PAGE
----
Create an Account - Increase your productivity, customize your experience, and engage in information you care about.
View All Posts
Posted on March 3, 2020 at 3:11 PM by Kari Bray
1) We need people to increase illness prevention efforts. All of those steps we continue to emphasize are becoming more important.
Wash hands even more frequently. Make sure you are doing so with warm water and soap, scrubbing all over your hands for at least 20 seconds.
Stay home and away from others if you are ill. If you or your child has symptoms like cough, fever and/or difficulty breathing, the ill person should stay away from work, school or other activities.
Avoid close contact with people who you know are ill or who are actively coughing or sneezing.
Clean and disinfect the surfaces you touch most in your home or workplace. Follow instructions on the product label of the disinfectant you are using. The same disinfectants used in routine cleaning procedures are generally effective against human coronaviruses. Check the label to make sure the product is registered with the EPA and effective against human coronaviruses.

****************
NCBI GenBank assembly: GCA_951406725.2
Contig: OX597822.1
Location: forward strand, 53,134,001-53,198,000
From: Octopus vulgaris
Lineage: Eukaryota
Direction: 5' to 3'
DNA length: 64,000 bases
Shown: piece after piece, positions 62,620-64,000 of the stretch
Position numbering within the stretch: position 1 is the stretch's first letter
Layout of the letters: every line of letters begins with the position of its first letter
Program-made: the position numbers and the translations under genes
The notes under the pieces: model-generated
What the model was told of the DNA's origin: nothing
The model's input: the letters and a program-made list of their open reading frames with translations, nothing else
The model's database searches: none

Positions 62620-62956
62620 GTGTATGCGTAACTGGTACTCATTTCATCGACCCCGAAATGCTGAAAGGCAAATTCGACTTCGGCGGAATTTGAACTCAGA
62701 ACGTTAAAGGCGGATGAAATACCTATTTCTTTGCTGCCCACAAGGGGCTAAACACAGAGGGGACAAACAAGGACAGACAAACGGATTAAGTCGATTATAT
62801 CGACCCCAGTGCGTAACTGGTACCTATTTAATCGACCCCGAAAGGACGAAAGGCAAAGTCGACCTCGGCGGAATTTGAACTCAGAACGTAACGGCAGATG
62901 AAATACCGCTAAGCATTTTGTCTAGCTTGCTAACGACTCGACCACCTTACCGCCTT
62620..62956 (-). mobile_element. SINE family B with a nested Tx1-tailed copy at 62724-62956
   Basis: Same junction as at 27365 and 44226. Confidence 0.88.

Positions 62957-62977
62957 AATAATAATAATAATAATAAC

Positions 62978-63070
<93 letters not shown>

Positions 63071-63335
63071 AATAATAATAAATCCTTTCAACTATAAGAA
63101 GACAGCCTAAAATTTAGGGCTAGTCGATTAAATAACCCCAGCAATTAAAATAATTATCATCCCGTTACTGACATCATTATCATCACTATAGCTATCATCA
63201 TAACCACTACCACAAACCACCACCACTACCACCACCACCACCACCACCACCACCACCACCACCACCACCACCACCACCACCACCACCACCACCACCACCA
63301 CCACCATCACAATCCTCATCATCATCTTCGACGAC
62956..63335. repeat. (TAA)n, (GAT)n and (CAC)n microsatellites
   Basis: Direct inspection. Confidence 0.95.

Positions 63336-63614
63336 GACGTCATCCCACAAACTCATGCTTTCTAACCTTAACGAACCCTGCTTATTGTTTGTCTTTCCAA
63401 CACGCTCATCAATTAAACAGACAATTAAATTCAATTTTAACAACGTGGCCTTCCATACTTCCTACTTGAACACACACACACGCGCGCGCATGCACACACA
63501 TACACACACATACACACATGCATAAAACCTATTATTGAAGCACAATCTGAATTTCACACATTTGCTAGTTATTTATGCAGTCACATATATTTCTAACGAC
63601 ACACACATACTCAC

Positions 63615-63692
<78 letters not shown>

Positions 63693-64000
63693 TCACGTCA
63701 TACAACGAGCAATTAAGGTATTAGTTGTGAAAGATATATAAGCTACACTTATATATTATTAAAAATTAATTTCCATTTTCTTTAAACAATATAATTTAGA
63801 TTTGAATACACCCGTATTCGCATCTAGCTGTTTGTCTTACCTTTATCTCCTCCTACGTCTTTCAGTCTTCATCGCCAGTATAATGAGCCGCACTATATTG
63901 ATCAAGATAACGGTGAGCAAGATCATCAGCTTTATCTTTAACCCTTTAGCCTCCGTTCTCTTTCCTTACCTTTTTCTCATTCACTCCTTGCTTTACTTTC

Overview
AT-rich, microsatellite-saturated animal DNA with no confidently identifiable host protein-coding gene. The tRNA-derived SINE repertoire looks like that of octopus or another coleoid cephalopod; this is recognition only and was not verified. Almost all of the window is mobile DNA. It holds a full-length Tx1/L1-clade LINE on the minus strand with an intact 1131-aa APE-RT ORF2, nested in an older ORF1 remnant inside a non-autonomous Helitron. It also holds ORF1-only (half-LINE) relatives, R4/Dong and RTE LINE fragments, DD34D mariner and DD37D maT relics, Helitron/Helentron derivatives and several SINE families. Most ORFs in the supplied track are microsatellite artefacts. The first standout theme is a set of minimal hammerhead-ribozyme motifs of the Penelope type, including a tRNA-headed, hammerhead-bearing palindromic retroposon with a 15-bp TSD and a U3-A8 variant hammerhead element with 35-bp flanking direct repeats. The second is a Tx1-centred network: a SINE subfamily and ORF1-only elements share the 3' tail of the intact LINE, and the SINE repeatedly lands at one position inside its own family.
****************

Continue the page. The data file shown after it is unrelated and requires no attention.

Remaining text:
Keep your hands away from your eyes, nose and mouth.
2) Be prepared, make plans, and stay informed as this situation changes.
Make an emergency plan of action with your household members, relatives, and friends.
Know your workplace’s sick leave policies and whether you can work remotely. We are encouraging employers who can allow telecommuting to do so or make plans to do so.
Decide who will pick up and watch children if schools or child cares are closed, or if children get sick. Make sure schools and child cares have updated contact information and emergency contacts for your children.
Have emergency supplies like nonperishable food, water, personal hygiene supplies, and medicine or other medical supplies in an accessible emergency kit – enough to last your household for at least 14 days. Include a list of emergency contacts as well as a list of medical conditions and medications for household members.
If the disease spreads in your community, public events, school, or other gatherings may be canceled. Please respect these decisions. This is known as social distancing, which helps reduce the spread of illness.
Set up a separate room in the household for someone who is sick and clean the room regularly. Clean, disposable facemasks may be useful for the individual who is sick, not for the well members of the household.
Know your neighbors or friends in the area and be ready to support each other during an emergency. Check in on those who live alone or have underlying health conditions and may need extra support. If you live alone, talk to your friends and family members about who would be available to check in on you if you become sick.
before leaving your comment